What We’re Reading: Week of March 23

Please add any articles or websites of interest to intellectual historians in the comments section! Here’s what caught our interest this week.

John:

Shirley May Banks, Interview with Trygve Throntveit on his book William James and the Quest for an Ethical Republic (New Books in History)

Lucie Campos (Lucy Garnier, trans.), “Geopolitics of Translation: Interview with Gisèle Sapiro” (Books and Ideas)

Nicolas Duvoux and Mathieu Trachman, « Les sciences sociales comme présence au monde : Entretien avec Didier Fassin » (La vie des idées)

Hans Ulrich Gumbrecht, »Warum wir unbedingt tanzen wollen, heute« (FAZ)

Dana Luciano, “The Inhuman Anthropocene” (LA Review of Books)

Erhard Schütz, »Ein Buch wie eine geladene Pistole« (Zeit)

Frances Stonor Saunders, “Stuck on the Flypaper” (LRB)

Judith Thurman, “A Loss for Words” (New Yorker)

Ingeborg Waldinger, »Die Kategorie des Sublimen« (NZZ)

Adam Zagajewski, »Bruderliebe, Bruderzwist« (Tagesspiegel)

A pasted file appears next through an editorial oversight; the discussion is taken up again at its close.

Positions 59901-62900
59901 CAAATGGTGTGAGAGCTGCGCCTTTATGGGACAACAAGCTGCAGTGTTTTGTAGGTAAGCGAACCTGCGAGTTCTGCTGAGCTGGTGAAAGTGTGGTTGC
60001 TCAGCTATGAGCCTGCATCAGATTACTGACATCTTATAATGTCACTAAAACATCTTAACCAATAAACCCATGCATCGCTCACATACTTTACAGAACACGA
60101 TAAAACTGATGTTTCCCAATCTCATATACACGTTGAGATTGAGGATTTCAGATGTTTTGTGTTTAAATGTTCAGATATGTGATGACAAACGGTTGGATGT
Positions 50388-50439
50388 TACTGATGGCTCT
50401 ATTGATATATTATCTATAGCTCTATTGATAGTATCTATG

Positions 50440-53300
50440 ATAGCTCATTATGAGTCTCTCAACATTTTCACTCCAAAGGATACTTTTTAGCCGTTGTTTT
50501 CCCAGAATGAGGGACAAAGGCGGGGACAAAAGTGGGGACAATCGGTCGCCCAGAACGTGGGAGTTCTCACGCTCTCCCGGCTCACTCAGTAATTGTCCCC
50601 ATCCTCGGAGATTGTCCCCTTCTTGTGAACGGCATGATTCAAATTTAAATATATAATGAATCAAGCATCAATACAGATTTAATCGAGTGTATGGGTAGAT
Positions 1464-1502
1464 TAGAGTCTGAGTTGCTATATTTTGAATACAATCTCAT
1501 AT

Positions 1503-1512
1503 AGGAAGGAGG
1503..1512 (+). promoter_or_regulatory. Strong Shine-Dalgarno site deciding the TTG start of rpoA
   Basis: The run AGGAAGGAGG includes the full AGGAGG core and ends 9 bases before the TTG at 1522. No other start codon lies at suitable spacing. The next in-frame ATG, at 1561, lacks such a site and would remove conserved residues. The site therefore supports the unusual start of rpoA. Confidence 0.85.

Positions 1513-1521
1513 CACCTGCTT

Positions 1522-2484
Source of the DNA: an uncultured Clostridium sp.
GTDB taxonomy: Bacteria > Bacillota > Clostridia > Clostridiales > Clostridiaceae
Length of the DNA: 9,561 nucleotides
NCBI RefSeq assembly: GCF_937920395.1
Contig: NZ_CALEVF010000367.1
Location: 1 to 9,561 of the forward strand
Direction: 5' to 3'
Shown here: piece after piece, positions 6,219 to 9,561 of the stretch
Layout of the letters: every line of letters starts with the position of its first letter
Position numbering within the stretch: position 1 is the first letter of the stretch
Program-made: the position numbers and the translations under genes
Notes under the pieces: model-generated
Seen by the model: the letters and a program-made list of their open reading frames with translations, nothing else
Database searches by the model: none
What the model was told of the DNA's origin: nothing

And finally, free art books to download from the Metropolitan Museum of Art!

Emily:

Jessica Marie Johnson, Time, Space, and Memory at the Whitney Plantation (AAIHS)

Nathan K. Hensley, In this Dawn to be Alive: Versions of the “Postcritical,” 1999, 2015 (Arcade)

Timothy Nunan, Getting to (Global) Work with Andrea Komlosy: Discussing ‘Work: A Global History’ (Toynbee Prize Foundation)

Joel Rose, Alan Lomax’s Massive Archive Goes Online (NPR)

Spencer Robins, Wittgenstein, School Teacher (Paris Review)

Madeline:

Andrew Scull, “Mad World” (TLS)

John F. Burns, “Richard III Gets a Kingly Burial, on Second Try” (NYT)

Carol Ann Duffy, “Richard” (poem’s text in The Guardian)

Hilary Mantel, “How to Play Wolf Hall” (NYRBlog)

Robert Tombs, “The Paris Commune” (History Today)

Andrei Zorin, “Tolstoy Replays History” (TLS)

David Cooper, “Béla Bartók” (YaleBooks Blog)

3 comments

  1. There’s a fascinating methodological debate on Victorian studies, in and out of literature, which began at http://v21collective.org/ and has continued on that site and on Facebook. The first sight of that distant horseman, the revolt of literary scholarship against pervasive historicism (new, old and other)?

    Like

    1. Ooh thanks for the tip, Tony–I’ll need to delve into this more deeply (at first glance, frustrated as always with deployment of that dirty word “antiquarianism” as code for sourcework…).

      Like

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